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Author: Subject: Where do radioisotopes decay elements go ?
International Hazard

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[*] posted on 3-11-2010 at 09:53
Where do radioisotopes decay elements go ?

Many radioisotopes occur in nature, tghe most common are U-238 and K-40 (1 atom of every 8600 K atoms in nature). They disintegrate into other elements leaving alpha or beta particles behind.
While yoou read this text, thousands of potassium atoms in your body disintegrate into Ca-40 and Ar-40. But the K in your body is not as a free metal, but combined such as KCl or K2CO3 or as a K+ cation. What I wonder when the K in KCl falls apart, the Ar cannot combine again with the Cl- and the Ca requires two Cl- ions. My question: what happens to these 'broken' compounds ?

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[*] posted on 3-11-2010 at 10:13

Maybe Cl ion reacts with anything that is close to it.

I also wonder what could happen if I would somehow remove Na+ ions in inert atmosphere from Cl ions. Cl- ions would give electrons to what?
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[*] posted on 3-11-2010 at 11:42

Nothing, you'd have free radicals, no?
Then cosmetic companies use this information to make up some pretend science to make you buy their product to fix them.

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I was a sorry witness of such doings, knowing that a little theory and calculation would have saved him ninety per cent of his labor.”
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[*] posted on 3-11-2010 at 13:39

Charge balance is neutral because the released electron sticks to something, or the positron annihilates.

In solution (like the K+ in your body), electrons are all around, so it doesn't really matter what happens, it remains neutral in the end. The only difference is that the charge may be locally unbalanced, i.e., the electron ends up several mm from its initial position! As long as the total number is small (don't go stand in a nuclear reactor..), the charge will remain small in comparison to the number of electrons around, and the difference will ultimately neutralize itself (positive and negative charges attract).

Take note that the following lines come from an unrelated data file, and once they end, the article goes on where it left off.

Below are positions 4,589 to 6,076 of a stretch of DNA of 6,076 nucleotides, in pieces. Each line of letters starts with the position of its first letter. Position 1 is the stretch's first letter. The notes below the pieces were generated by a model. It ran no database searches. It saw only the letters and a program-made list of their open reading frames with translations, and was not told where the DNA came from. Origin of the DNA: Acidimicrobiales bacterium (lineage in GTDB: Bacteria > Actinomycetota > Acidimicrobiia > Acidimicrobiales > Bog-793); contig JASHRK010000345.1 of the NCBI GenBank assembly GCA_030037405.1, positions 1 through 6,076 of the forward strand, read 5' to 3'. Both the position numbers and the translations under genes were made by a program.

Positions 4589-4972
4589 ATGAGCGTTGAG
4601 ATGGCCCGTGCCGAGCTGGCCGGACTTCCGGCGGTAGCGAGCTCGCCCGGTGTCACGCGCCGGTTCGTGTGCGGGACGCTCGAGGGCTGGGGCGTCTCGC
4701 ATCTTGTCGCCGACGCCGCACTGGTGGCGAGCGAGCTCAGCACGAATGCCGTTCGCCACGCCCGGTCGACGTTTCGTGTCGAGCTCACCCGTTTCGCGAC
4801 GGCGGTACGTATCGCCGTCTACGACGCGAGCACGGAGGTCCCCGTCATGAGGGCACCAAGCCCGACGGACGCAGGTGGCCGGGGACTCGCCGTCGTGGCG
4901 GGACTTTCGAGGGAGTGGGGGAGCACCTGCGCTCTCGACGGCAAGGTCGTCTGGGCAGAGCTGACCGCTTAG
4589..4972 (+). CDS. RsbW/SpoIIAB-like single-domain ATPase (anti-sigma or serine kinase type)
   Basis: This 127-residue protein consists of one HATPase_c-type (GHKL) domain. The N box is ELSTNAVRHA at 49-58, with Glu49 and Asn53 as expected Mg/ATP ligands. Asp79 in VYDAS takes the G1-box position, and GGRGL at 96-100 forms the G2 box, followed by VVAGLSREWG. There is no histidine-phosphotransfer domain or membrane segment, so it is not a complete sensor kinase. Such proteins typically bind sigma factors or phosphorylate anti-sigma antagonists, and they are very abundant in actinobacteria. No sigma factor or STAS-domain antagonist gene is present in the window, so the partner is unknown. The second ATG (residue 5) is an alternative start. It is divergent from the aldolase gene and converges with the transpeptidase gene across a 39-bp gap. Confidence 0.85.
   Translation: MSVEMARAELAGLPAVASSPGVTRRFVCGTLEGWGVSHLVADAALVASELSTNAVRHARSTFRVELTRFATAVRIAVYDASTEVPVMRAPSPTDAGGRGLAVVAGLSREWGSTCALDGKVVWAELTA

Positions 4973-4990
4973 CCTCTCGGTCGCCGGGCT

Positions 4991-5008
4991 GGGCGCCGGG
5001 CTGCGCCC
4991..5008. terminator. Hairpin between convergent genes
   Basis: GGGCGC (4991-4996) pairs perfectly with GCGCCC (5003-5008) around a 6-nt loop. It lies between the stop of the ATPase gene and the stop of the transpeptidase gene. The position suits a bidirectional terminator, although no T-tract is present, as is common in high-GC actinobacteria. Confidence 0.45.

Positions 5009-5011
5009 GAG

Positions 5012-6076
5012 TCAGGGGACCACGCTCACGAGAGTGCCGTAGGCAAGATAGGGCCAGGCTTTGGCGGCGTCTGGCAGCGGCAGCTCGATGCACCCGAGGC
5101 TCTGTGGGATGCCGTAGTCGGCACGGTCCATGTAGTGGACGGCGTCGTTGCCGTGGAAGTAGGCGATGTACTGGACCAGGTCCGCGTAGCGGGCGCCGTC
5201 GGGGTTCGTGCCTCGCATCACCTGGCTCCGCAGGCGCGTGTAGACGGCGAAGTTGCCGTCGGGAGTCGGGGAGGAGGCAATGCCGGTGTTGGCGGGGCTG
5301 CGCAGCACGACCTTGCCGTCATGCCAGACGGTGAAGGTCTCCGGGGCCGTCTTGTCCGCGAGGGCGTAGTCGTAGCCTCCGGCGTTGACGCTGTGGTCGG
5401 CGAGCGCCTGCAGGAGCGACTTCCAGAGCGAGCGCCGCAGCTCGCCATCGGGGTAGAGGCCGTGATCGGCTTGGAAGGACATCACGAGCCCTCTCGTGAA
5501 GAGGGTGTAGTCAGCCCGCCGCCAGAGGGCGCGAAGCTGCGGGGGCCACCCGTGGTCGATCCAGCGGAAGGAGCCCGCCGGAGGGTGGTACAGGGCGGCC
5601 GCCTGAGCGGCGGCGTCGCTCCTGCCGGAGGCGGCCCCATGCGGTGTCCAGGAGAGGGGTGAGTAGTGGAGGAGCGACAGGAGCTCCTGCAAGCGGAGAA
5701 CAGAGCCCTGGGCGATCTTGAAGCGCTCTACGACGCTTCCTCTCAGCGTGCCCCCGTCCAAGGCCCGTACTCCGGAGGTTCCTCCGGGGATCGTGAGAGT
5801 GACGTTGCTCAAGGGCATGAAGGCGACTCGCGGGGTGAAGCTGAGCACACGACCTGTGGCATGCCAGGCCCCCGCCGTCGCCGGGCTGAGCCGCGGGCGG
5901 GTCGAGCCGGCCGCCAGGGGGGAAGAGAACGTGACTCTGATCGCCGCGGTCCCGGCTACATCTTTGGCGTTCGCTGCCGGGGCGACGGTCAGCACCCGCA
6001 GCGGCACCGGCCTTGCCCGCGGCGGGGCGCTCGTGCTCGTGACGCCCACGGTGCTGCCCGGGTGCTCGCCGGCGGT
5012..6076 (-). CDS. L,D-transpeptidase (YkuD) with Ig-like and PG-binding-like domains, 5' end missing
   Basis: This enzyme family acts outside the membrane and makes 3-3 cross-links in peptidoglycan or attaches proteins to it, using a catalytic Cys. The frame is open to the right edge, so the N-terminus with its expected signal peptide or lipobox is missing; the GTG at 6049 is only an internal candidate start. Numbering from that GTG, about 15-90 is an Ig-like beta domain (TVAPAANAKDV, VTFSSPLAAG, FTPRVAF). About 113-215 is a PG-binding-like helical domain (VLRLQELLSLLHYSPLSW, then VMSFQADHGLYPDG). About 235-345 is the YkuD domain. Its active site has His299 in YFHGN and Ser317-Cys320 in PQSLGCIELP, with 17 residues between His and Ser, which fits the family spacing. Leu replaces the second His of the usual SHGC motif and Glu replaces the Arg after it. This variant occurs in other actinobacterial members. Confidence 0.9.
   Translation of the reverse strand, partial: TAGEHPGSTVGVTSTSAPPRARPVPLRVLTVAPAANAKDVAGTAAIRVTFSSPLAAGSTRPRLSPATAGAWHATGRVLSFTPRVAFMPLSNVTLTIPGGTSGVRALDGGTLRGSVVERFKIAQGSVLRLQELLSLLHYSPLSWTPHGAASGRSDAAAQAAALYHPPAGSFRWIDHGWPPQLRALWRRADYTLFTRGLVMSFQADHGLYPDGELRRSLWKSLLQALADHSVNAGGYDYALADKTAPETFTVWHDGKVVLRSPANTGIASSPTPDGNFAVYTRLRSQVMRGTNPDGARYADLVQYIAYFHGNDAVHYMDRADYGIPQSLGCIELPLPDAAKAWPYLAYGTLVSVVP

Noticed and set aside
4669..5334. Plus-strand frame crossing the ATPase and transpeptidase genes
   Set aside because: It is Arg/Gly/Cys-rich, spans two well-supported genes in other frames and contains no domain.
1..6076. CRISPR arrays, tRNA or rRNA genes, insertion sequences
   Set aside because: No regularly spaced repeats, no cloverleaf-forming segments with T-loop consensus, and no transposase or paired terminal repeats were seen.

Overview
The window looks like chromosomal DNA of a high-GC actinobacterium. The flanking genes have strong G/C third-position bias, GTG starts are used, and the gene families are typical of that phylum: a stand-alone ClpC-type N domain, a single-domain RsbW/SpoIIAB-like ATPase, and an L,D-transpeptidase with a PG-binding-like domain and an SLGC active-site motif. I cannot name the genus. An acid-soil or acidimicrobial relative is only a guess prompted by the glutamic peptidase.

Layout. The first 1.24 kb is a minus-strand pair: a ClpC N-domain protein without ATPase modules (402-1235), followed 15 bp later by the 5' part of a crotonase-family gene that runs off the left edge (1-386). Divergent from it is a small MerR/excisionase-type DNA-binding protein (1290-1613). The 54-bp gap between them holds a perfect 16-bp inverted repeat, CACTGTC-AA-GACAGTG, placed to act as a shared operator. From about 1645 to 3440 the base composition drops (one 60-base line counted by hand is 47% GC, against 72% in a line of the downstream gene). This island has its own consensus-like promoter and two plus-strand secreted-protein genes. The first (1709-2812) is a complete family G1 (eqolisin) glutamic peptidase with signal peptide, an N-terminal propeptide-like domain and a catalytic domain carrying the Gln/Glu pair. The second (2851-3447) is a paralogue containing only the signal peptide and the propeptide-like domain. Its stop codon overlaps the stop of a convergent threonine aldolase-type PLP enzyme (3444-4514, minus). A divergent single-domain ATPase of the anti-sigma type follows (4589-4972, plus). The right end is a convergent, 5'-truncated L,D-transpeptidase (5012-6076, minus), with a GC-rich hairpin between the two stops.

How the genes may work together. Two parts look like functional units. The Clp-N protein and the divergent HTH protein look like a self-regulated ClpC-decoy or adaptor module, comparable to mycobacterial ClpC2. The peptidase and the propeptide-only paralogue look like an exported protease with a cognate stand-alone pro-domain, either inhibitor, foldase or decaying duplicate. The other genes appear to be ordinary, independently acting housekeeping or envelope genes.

You do indeed get strange compounds when you start switching ions around. Most compounds become amorphous, or disintegrate, although this is primarily due to the destructive action of the radiation itself, rather than transmutation of the elements.

For instance, the destructive capacity of a fresh beta particle is many times that of the electron itself. A free electron might have a few eV of energy associated with it, corresponding to the electron affinity of the compounds it is attracted to (which will generally result in a radical or anion, when it combines). A beta particle might have 1,000,000 eV associated with it, capable of breaking thousands of bonds, forming thousands more radicals. Beta radiation doesn't carry much momentum (the electron is light), but it does carry some, and is capable of knocking atoms directly out of place.

Neutron radiation is the most destructive, because the particle is more massive, and is capable of transmuting elements directly. For instance, graphite will absorb the momentum from neutrons, knocking carbon atoms out of place. Some of this energy is stored as Wigner energy. This energy can be released by annealing the graphite, which allows the atoms to fall back into their natural position. In addition, some neutrons are absorbed by the nucleus, resuting in C13 (which is stable) and C14 (which is intensely radioactive). Decay of C14, or further bombardment, results in nitrogen (C13 --> N14 by beta decay), which will remain trapped in the crystal as an impurity, until diffusion causes it to move around. (If two N impurities meet, they could form N2 gas, which would diffuse out.)

Incidentially, graphite blocks blown out of the Chernobyl reactor remained hot to the touch(!) for hours after the incident (or was it days?).


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[*] posted on 3-11-2010 at 20:37

DNA can be mutated by such decays and exposure to UV radiation. DNA is neat, though, because it has several repair mechanisms with which to deal with these things. So in the greater scheme of things, it doesn't make a huge difference.

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[*] posted on 4-11-2010 at 00:12

Quote: Originally posted by DDTea  
DNA can be mutated by such decays and exposure to UV radiation. DNA is neat, though, because it has several repair mechanisms with which to deal with these things. So in the greater scheme of things, it doesn't make a huge difference.

Increased carbon-14 concentration has been shown to increase lethal mutations in drosophila and mice. Algae cultures grown with extremely high concentrations of carbon-14 (used to produce tracer compounds) have a limited lifetime. As stated by Tim, beta decay can be quite energetic. There is a considerable amount of literature on the mutagenic effects of tritium and carbon-14. Isaac Asimov once estimated that a 70kg human body experiences about six carbon-14 beta decay events per second in its DNA alone. Peak energy for carbon-14 decay is 156,000 electron-volts.
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